If you’ve ever felt spaced out, absent-minded, or unable to focus for no clear reason, that’s brain fog. Here are some common causes.
Don’t ignore fuzzy thinking
If you’ve ever felt spaced out, absent-minded, cognitively “off,” or unable to focus for an extended period of time, you’ve probably experienced the kind of mental fatigue known as brain fog. Medical professionals warn that brain fog could indicate a more serious underlying health issue—so instead of simply tolerating your fuzzy thinking, consult a doctor to either rule out or address these common causes.
You might have depression
Clinical depression is a familiar trigger for the cognitive dysfunction associated with brain fog. Depression can compromise your mental clarity, reaction time, and mood. According to the World Health Organization, 300 million people around the world live with clinical depression. If you have a hunch you might be one of them, make an appointment with your general practitioner to get screened. Your GP will run blood tests and other laboratory tests and refer you to a specialist, including a psychiatrist, if necessary. If you’ve already been diagnosed with the condition and prescribed an antidepressant to treat it, ask your doctor whether brain fog could actually be a side effect from the medication. Brain fog is not even the most bizarre side effect of common medications. It may be a good idea to take a mental health day.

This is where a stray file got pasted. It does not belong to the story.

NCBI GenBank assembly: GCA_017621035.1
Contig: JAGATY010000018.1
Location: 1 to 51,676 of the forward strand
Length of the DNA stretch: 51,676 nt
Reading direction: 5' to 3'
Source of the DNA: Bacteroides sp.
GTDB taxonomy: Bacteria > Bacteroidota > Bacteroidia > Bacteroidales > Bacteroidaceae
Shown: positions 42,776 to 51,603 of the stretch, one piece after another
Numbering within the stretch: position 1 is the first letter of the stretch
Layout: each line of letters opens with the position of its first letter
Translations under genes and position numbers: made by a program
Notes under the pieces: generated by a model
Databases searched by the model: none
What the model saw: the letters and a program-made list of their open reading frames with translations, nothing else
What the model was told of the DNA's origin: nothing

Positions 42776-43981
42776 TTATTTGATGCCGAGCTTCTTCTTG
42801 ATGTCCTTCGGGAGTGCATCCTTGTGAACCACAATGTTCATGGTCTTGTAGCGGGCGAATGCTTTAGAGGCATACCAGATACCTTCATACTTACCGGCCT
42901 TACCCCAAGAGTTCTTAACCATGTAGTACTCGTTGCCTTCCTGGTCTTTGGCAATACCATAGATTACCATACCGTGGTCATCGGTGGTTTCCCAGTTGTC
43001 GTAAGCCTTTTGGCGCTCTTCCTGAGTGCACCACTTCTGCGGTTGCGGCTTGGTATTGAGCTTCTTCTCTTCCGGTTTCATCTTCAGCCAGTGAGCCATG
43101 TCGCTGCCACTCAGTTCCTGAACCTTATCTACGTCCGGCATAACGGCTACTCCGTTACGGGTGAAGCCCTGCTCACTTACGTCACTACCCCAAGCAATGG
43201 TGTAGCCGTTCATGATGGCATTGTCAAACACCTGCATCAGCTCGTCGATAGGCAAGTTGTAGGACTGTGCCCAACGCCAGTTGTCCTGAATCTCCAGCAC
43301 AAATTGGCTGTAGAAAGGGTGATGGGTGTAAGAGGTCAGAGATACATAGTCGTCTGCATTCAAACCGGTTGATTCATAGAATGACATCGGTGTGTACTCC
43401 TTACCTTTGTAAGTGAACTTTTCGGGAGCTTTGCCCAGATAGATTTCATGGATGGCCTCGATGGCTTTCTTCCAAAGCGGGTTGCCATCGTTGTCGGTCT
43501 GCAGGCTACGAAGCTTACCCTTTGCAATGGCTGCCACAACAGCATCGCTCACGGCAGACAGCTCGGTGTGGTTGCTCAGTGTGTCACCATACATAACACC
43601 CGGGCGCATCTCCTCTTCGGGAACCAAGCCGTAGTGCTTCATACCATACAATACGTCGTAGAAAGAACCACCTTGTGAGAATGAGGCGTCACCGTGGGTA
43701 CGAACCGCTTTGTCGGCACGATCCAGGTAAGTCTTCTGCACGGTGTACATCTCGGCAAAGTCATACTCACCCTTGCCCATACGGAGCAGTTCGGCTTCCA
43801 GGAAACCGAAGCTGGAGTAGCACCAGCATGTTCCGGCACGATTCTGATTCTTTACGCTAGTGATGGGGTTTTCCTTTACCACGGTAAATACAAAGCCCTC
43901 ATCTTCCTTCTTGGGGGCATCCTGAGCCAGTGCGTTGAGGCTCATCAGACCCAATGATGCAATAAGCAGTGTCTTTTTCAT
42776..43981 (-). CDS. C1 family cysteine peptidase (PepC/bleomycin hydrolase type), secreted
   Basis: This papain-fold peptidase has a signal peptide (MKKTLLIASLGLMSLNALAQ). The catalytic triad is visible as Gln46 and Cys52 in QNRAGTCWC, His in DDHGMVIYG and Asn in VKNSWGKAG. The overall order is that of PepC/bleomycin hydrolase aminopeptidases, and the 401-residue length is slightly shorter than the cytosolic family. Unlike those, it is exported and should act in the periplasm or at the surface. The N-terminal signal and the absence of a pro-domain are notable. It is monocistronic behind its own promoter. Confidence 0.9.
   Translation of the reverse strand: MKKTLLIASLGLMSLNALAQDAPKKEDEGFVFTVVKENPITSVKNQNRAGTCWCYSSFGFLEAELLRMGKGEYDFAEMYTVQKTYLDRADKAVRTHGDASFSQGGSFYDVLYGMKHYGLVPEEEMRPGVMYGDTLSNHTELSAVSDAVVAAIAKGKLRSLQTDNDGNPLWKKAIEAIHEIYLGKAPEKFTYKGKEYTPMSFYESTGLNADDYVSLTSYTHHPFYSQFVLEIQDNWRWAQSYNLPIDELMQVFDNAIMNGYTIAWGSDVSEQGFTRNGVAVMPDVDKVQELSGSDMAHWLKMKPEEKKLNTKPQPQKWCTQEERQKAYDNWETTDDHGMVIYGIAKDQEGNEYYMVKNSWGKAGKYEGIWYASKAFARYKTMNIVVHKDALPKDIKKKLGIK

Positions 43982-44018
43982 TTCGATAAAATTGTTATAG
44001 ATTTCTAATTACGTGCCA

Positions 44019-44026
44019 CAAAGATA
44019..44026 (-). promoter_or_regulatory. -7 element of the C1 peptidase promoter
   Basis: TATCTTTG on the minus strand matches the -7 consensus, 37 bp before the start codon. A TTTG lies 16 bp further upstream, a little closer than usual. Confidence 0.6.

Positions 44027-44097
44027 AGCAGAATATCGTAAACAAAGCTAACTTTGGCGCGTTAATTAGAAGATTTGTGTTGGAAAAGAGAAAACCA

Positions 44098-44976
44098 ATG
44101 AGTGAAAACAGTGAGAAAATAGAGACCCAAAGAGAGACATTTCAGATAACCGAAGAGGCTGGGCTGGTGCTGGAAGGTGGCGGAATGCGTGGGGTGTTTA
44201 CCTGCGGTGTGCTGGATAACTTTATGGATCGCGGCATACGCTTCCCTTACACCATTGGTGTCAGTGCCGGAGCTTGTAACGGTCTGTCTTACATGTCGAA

Your sleep could be suffering
Burning the midnight oil? Adults require between seven and nine hours of shut-eye, so if you’re not getting enough—or you’re one of up to 70 million U.S. adults who has a disruptive sleep disorder, like insomnia or sleep apnea, according to the American Sleep Association—then sleep deprivation could be the culprit of your brain fog. Overnight, your brain restores itself—and scientists have discovered that not getting enough sleep literally impedes your brain’s ability to fire neurons the way it’s supposed to. It can leave you scatterbrained and moody and limit your attention span. To upgrade the quality of your snooze, the Better Sleep Council suggests adopting and being consistent with healthy habits like banning personal electronics from your bedroom, keeping the room temperature between 65 and 67 degrees, and hanging onto your mattress for no longer than seven years before replacing it.